Des radicaux opposés à l'État ciblent des juges et des policiers du Québec | Vincent Larouche | Affaires criminelles Les «Freemen on the Land» ou «Sovereign Citizens» (Citoyens souverains) sont déjà bien connus des autorités de plusieurs communautés anglophones nord-américaines. Ils rejettent vigoureusement l'État, le système économique, les services publics, les lois, qu'ils assimilent à une vaste conspiration dont ils peuvent prétendument s'extirper grâce à leurs soi-disant connaissances juridiques et constitutionnelles. Ils se rebellent au point de cesser de payer leurs factures, de rouler en voiture sans plaque d'immatriculation et de résister à la police. Ce phénomène est peu connu au Québec et peut paraître étrange à première vue. «Tout s'est produit l'année dernière, raconte-t-il, dans un entretien avec La Presse. «J'ai pris ça au sérieux dès le début, car je parle aux collègues des autres provinces, et on m'a dit que c'est devenu une plaie dans l'Ouest. Hypothèque mobilière Des mesures existent pour filtrer les avis frivoles. Parade en place En chiffres

Researchers restore hearing in mammals by regenerating auditory hair cells There is new hope for those of us who have overindulged in loud bands and dread the prospect of old age spent with an ear trumpet clamped to the sides of our heads. Researchers from Massachusetts Eye and Ear and Harvard Medical School have been able to stimulate resident auditory hair cells to become new ones, resulting in partial hearing recovery in mice whose hearing has been damaged by noise trauma. Auditory hair cells are located in the cochlea of the inner ear and are responsible for translating auditory stimuli into electrical signals that are passed to the brain via the auditory nerve. In mammals, (unlike birds and fish), once these cells are damaged, whether by excessive noise exposure, aging, infections, toxins, or certain antibiotics and cancer drugs, they do not regenerate naturally. This causes what is known as sensorineural hearing loss, the most common form of hearing loss.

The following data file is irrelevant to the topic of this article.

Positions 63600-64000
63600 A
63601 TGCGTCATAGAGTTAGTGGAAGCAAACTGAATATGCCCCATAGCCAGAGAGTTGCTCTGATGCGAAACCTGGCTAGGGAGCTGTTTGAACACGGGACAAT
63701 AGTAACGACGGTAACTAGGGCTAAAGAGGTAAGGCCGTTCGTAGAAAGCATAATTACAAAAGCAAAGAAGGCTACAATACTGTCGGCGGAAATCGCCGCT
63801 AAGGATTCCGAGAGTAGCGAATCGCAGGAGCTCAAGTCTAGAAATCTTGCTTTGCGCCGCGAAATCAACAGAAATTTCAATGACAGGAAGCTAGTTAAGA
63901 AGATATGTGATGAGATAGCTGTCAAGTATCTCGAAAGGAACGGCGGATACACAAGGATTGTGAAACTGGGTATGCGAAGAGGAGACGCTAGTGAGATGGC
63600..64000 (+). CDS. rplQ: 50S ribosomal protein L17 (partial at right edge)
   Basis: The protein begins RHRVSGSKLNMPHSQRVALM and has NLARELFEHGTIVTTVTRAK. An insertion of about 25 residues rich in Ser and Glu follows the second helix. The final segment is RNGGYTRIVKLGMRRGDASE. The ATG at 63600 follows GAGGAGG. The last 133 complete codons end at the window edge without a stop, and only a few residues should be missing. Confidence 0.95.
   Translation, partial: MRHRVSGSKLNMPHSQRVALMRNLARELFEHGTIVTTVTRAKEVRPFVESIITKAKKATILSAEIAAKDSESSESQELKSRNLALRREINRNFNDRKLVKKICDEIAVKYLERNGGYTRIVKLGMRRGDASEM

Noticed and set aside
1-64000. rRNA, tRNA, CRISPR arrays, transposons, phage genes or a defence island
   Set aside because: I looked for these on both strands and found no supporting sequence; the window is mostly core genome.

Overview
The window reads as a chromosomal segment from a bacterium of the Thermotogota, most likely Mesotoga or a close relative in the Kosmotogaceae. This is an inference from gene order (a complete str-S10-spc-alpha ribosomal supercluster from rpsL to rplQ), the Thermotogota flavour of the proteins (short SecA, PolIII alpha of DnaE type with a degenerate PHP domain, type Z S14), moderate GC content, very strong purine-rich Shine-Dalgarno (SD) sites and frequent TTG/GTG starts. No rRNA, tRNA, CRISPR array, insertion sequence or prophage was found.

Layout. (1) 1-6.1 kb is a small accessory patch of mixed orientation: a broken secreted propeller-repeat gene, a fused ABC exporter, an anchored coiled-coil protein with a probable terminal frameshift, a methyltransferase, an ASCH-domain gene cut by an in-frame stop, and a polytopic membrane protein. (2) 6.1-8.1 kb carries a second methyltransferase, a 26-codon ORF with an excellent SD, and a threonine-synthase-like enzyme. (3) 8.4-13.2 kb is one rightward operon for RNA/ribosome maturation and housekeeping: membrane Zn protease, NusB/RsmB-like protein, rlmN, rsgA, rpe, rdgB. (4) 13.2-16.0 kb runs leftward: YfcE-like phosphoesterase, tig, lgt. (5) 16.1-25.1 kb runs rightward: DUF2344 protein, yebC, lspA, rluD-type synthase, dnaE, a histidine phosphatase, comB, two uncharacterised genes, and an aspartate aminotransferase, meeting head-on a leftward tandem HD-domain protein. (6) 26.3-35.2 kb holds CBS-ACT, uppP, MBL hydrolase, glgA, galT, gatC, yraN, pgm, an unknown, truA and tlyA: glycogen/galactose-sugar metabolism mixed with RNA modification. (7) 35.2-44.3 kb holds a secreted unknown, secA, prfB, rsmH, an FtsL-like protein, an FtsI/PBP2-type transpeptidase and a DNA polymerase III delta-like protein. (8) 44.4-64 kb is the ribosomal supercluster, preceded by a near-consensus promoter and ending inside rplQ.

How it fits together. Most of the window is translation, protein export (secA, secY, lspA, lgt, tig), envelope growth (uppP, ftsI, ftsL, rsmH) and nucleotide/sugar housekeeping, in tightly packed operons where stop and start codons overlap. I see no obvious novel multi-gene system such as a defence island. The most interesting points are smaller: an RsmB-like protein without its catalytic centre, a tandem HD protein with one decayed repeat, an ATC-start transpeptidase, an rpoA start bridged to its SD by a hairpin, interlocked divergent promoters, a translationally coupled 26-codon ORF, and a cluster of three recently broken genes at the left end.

Why Bernie Sanders Is Adopting a Nordic-Style Approach Bernie Sanders is hanging on, still pushing his vision of a Nordic-like socialist utopia for America, and his supporters love him for it. Hillary Clinton, meanwhile, is chalking up victories by sounding more sensible. “We are not Denmark,” she said in the first Democratic debate, pointing instead to America’s strengths as a land of freedom for entrepreneurs and businesses. Commentators repeat endlessly the mantra that Sanders’s Nordic-style policies might sound nice, but they’d never work in the U.S. A Nordic person myself, I left my native Finland seven years ago and moved to the U.S. But this vision of homogenous, altruistic Nordic lands is mostly a fantasy. When I lived in Finland, as a middle-class citizen I paid income tax at a rate not much higher than what I now pay in New York City. But wait, most Americans would say: Those policies work well because all Nordics share a sense of kinship and have fond feelings for each other. The problem is the way Sanders has talked about it.